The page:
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Letter From Bolivia: Morales Moves | The Nation

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Letter From Bolivia: Morales Moves

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In a long, ornate drawing room in the presidential palace, I meet Vice President Álvaro García Linera, who is sometimes said to be "the brain of the government"--Evo is clearly its soul. Only 42 years old, García Linera has a résumé that already includes stints as a former guerrilla, ex-prisoner, powerhouse author and intellectual, and now one of the most important politicians in Latin America. Over coffee and papaya juice, he explains the economic logic of the new government.

Research support was provided by the Investigative Fund of The Nation Institute.

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Christian Parenti
Christian Parenti
Christian Parenti, a Nation contributing editor and visiting scholar at the CUNY Graduate Center, is the author of...

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"Transnational corporations are welcome in Bolivia, but they will not dominate the economy. They should expect to pay taxes and submit to reasonable environmental and social regulations. But they will still make profits," says the boyish VP. As García Linera sees it, all that the state can do at this stage is impose equilibrium and a minimal humanity on the savageness and chaos that is otherwise Bolivian capitalism.

Looking for the class war and panicking capitalists, I head to the offices of the National Industrial Chamber, but all I find is reasonableness. In retrospect, that makes sense, as this chamber of commerce represents 1,500 mostly small and medium-sized firms involved in textiles, food processing, furniture, metalwork and agriculture, all of which are threatened by free trade on US terms and none of which are oil companies.

"Evo had to nationalize the gas," says Daniel Sanchez, the chamber's president. "We had a referendum in July 2004 and nationalization won overwhelmingly. This is democracy." In two weeks of canvassing politicians, businesspeople and the social movements, I hear this sentiment again and again: Nationalization had to happen because of the July 2004 referendum. If Morales had been any more restrained, he would have faced the wrath of street mobilizations. Even some right-wing ranchers in Bolivia's lowland eastern province of Santa Cruz--where Morales won a stunning 33 percent of the vote--told me that though they disliked nationalization, it was inevitable.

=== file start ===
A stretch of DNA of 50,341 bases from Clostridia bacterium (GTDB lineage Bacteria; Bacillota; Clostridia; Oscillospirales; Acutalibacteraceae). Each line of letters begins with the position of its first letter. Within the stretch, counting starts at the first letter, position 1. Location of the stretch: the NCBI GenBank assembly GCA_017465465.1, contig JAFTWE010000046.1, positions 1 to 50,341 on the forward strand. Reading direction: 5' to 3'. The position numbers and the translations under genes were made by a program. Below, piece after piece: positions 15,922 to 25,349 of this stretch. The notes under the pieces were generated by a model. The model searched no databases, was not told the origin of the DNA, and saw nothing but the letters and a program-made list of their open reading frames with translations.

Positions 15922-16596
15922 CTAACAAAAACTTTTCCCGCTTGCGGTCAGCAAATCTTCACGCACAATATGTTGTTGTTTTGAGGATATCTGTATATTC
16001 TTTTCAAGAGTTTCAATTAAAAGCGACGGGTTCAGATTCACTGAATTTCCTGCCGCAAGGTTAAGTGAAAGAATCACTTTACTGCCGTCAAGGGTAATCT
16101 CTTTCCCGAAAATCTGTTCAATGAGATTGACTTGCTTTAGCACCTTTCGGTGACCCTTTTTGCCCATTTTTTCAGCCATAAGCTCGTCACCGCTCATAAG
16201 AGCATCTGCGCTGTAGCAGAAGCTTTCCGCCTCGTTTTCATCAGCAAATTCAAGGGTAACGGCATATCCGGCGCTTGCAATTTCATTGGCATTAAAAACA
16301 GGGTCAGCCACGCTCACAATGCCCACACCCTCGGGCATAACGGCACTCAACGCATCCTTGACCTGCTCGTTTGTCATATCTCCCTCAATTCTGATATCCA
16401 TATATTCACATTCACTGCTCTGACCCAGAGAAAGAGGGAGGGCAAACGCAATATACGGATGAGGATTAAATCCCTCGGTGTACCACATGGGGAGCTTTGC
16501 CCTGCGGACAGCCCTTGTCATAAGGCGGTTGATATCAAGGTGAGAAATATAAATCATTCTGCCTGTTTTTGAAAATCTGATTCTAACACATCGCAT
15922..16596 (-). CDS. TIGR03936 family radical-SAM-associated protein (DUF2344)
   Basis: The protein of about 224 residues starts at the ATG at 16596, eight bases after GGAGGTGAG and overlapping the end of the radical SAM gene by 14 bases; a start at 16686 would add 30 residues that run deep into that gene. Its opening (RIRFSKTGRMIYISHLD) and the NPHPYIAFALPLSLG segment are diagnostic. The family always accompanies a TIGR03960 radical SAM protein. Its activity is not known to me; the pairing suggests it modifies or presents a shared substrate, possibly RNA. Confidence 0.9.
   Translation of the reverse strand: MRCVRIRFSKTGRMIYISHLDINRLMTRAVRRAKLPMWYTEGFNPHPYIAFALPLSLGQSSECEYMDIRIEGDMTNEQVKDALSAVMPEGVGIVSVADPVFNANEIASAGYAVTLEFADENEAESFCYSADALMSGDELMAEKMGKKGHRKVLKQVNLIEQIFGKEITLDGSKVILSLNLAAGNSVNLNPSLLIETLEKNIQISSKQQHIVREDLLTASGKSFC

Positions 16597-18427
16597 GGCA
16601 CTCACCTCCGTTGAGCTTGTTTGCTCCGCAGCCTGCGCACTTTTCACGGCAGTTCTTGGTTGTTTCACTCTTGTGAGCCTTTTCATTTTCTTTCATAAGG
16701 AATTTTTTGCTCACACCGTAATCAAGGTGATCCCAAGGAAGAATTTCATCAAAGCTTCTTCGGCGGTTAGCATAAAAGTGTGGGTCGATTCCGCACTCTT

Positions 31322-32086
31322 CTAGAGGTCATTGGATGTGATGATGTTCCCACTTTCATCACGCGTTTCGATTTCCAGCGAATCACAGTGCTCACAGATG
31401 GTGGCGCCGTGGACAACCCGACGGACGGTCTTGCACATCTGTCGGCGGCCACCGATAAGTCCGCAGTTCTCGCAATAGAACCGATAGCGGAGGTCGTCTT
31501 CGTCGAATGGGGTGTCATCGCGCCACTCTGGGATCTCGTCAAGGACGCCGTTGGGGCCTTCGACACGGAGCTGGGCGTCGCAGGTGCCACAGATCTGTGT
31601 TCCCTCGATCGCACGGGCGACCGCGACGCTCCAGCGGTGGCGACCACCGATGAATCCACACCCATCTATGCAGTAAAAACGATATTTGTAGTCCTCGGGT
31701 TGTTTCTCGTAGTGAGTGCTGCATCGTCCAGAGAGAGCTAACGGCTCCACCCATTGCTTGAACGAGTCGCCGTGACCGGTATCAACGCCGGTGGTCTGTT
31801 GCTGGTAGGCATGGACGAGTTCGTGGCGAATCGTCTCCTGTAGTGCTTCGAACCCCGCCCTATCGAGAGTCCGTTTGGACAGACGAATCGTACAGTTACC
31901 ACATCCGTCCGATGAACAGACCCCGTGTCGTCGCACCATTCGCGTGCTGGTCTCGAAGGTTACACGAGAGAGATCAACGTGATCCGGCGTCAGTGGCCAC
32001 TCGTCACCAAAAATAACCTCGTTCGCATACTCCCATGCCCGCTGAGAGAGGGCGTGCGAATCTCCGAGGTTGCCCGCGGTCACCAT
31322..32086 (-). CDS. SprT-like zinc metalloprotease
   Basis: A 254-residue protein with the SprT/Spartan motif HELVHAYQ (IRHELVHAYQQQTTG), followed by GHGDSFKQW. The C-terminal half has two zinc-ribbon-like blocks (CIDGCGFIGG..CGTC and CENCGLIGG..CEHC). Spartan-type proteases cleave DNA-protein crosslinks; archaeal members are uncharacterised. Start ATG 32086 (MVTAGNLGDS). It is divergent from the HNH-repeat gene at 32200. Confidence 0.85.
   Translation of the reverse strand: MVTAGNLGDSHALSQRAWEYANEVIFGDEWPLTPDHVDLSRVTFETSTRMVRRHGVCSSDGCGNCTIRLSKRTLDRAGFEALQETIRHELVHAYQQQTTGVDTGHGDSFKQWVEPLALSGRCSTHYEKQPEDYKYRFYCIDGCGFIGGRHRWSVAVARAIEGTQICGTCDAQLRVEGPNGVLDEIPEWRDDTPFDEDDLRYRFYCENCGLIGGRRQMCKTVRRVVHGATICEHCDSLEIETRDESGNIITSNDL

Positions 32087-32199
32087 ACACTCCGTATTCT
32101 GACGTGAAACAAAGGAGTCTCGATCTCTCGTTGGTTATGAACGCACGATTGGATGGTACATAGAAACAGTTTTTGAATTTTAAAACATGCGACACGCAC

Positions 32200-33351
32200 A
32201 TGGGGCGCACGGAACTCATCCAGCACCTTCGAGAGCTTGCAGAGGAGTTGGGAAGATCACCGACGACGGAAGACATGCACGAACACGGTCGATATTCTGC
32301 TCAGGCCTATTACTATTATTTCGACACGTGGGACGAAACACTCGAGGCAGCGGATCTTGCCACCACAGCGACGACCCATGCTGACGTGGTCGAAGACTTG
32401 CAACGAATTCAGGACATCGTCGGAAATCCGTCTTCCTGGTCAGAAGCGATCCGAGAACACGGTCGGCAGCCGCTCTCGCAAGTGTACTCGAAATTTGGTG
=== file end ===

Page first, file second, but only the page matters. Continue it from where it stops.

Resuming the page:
"As an industrialist I think the new government is going to help us a lot," says Sanchez, who owns and runs two chemical factories that make products for water purification. "The government showed us part of their economic plan. It's very human-- they want to fight poverty. But there's also a heavy emphasis on national industry. They want to build the internal market."

According to Sanchez, many industrialists in La Paz have come around to seeing the virtues of the MAS growth strategy. Particularly popular is the idea of a new government bank to provide local industry with cheap credit. They also like proposed programs to support technology transfer: "So we can upgrade to cleaner, more efficient technology and compete better in regional markets." It's a simple equation but one that was for too long obscured in the ideological mumbo jumbo of the Washington Consensus. Having tasted the low-growth, austerity and multinational domination of neoliberalism, many Bolivian business owners finally get it: If poor people have more money, they'll buy more products from local industry.

Nowhere is the link between poverty reduction and the national market clearer than at the office of Cifabol, the industrial organization that represents most of Bolivia's twenty-two small pharmaceutical companies. About 5,000 people work in pharmaceutical manufacturing here, and none of the Big Pharma firms have plants in Bolivia.

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